Shame creates defensiveness

Isn’t defensiveness one of the most frustrating traits to deal with? When you know you’re right – but despite making sound, reasonable, logical and compelling arguments, you get a bunch of irrational, angry nonsense back instead! Once you understand where it comes from, you might look at it in a different way. See how many of these traits you can relate to.

Defensiveness is essentially shame driven fear:

“Back off, because I feel threatened”. 

“I’m frightened you’ll think of me as flawed, or not good enough”.

“I feel vulnerable about being flawed”.

“Being wrong means I’M wrong, as a person”.

Because shame will do anything to protect itself, the power of defensiveness can turn fear into anger into rage, enough to make people walk out of situations, jobs, relationships and even families.

But its not anger – its fear.

Its not rage – its fear.

Of course, the other person may be rightfully defensive about something – a belief, a value, a personal opinion, or a fact that you’re wrong about.

But there’s a difference between defending something in a calm, reasonable way, and the kind of fearful defensiveness that we’re talking about here.

Its very easy to spot the difference.

Defensiveness without feelings of shame

If a person isn’t bringing feelings of shame to the argument, then they don’t really have anything to lose (with shame, the person has false confidence, imagined power, and protective, fragile self-worth to lose).

Because there isn’t an emotional fear driving the “need” to defend an argument, the person is more likely to remain rational and reasonable in making their arguments.

There may still be emotion behind it, but its more likely to be passion (a positive emotion).

You may be thinking “but what about the fear of being wrong?” but that’s exactly what shame is – the fear of being wrong, broken, not good enough, flawed. Without deep running feelings of shame, a person isn’t worried about being wrong in that sense, because they understand (and believe) that it doesn’t mean they’re a bad, or flawed, person.

Without feelings of shame, a person in a defensive position is more likely to:

  • Calmly state their arguments – evidence, opinions, experiences etc.
  • Listen to the other person
  • Admit they’re wrong in the face of overwhelming evidence
  • Agree to disagree if there’s a stalemate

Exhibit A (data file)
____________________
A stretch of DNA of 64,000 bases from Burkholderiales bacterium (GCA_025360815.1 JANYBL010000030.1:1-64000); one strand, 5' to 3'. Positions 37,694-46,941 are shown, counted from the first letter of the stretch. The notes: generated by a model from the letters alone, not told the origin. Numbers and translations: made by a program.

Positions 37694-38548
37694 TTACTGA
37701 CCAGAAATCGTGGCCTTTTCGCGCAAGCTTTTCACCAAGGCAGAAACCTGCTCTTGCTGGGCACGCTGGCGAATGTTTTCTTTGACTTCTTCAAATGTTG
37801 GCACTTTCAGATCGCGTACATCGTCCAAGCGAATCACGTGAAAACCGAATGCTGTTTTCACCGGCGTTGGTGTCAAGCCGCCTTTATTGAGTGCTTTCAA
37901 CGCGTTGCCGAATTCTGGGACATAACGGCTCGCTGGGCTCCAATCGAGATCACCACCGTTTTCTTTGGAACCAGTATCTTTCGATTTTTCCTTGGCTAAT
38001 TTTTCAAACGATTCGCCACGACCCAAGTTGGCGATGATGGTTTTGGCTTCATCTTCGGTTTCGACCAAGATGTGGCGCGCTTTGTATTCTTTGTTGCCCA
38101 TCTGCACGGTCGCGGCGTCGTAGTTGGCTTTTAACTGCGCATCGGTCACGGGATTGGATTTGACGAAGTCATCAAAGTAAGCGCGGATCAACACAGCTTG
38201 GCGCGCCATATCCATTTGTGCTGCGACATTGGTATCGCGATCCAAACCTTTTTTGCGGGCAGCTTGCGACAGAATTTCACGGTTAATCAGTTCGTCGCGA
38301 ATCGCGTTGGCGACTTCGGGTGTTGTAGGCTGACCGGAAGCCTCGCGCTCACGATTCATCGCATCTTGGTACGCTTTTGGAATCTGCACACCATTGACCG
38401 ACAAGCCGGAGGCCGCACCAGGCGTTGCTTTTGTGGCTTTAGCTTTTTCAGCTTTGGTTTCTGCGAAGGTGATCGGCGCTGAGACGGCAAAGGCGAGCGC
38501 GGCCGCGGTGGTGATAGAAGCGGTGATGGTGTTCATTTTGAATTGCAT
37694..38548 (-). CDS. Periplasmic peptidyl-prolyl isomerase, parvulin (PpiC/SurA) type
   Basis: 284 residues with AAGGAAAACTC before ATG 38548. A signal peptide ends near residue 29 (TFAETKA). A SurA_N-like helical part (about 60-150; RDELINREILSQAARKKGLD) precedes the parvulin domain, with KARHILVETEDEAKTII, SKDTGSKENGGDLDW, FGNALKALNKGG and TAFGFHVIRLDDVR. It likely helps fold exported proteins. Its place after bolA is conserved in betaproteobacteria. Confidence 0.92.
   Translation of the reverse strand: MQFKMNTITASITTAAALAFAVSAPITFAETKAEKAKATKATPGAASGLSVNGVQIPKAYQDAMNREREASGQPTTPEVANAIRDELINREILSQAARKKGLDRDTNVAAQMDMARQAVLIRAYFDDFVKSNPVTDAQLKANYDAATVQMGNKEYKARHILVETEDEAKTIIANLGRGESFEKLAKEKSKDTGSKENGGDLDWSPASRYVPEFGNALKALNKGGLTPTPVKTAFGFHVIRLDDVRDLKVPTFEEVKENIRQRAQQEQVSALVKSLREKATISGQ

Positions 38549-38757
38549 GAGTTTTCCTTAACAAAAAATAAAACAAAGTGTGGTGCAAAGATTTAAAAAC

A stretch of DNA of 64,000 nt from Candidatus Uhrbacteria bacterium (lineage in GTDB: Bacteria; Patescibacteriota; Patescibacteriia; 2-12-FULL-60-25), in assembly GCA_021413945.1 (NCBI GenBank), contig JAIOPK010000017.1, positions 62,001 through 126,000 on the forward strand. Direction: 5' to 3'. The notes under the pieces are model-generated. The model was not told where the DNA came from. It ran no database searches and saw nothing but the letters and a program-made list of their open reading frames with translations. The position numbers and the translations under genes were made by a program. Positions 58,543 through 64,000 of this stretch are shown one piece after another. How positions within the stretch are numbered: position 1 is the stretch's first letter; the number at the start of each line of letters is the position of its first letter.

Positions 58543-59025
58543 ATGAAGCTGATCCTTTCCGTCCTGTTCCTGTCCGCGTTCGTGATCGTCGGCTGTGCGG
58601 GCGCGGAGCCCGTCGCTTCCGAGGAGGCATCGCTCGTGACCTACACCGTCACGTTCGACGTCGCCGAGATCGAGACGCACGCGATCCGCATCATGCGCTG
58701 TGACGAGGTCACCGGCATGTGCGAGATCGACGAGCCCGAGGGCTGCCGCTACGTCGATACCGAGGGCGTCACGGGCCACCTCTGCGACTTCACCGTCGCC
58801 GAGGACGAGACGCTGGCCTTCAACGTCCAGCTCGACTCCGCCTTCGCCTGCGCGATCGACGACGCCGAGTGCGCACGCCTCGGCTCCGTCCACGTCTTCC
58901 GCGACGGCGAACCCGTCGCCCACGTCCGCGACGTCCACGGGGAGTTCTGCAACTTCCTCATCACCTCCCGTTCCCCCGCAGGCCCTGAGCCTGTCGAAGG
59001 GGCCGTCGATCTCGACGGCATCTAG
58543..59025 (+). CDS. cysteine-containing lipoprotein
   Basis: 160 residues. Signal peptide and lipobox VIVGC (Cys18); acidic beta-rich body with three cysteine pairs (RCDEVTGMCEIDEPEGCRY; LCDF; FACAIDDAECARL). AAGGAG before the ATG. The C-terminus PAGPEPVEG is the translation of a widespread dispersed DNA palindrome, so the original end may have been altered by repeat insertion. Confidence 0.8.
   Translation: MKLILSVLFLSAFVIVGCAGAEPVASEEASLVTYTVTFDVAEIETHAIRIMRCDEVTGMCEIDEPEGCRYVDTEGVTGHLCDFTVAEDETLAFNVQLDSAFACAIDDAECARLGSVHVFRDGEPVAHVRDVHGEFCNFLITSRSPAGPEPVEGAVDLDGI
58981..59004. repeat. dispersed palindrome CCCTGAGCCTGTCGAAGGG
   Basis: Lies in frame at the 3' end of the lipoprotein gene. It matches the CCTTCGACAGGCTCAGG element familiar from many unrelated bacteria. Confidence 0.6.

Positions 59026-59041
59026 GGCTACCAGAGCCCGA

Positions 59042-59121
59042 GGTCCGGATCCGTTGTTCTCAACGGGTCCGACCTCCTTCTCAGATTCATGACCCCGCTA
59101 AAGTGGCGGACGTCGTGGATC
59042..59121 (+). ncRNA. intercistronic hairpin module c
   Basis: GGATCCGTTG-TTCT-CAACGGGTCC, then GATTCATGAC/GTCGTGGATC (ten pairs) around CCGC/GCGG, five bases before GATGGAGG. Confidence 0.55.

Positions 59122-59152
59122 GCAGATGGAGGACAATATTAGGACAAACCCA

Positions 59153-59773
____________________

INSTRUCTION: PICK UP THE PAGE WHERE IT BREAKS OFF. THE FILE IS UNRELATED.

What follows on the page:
• Not take things personally, whether they’re wrong or not

Defensiveness WITH feelings of shame

This is where things get messy, quickly.

With feelings of shame, a person doesn’t need to consciously think of how to be defensive. The unconscious mind has plenty of tricks up it’s sleeve.

They’re more likely to:

  • Become angry – which can be extremely unpleasant. It can also be a diversion tactic.
  • Lose the ability to truly listen to you – logical arguments “fall on deaf ears”. They’ll be thinking of another caustic argument whilst you’re giving a perfectly sound and reasonable one. This forces you to repeat yourself, to which they might then mock you for repeating yourself, or use it as a cue to say that you’re “going on” about it. If you remind them that they didn’t respond to it the first time, they might deny this, without actually giving their response, or distract with another tactic.
  • Ignoring – similar to above, but slightly more hostile in its approach.  It implies a power struggle, that they’re controlling the argument with silence.
  • Find irrelevant examples from other contexts in the belief it supports their claim. This might include using false beliefs about what “everybody else” thinks or would do. E.g. “Everyone does it, I don’t care” even if they know its incorrect or immoral. Using conformity is also a subtle way of suggesting that you’re “not normal” or “the odd one out”. In another argument, they’ll happily criticise “everyone else” for being wrong.
  • Launch personal attacks – with or without subtlety make slights and snidey remarks which question your integrity or value as a human being. Example – I was trying to advise a friend against a really bad decision to invest in one of those dodgy MLM schemes. He took it personally, and replied “What do you know? You’re not rich, or happy, who are you to know what’s best for me?” Without feelings of shame, I’m sure he’d have responded more along the lines of a calm “well I appreciate your looking out for me, and understand where you’re coming from, but…” and provided some solid evidence (if it existed). Criticism could be full blown, with a person using authority, superiority, class status, power status (imagined or real), wealth, health, height, strength, gender, sexuality, age or any other variable to “one up” you, as if it gives extra weight to their argument. This is essential shaming behaviour, which is an unfortunate common manifestation of feelings of shame.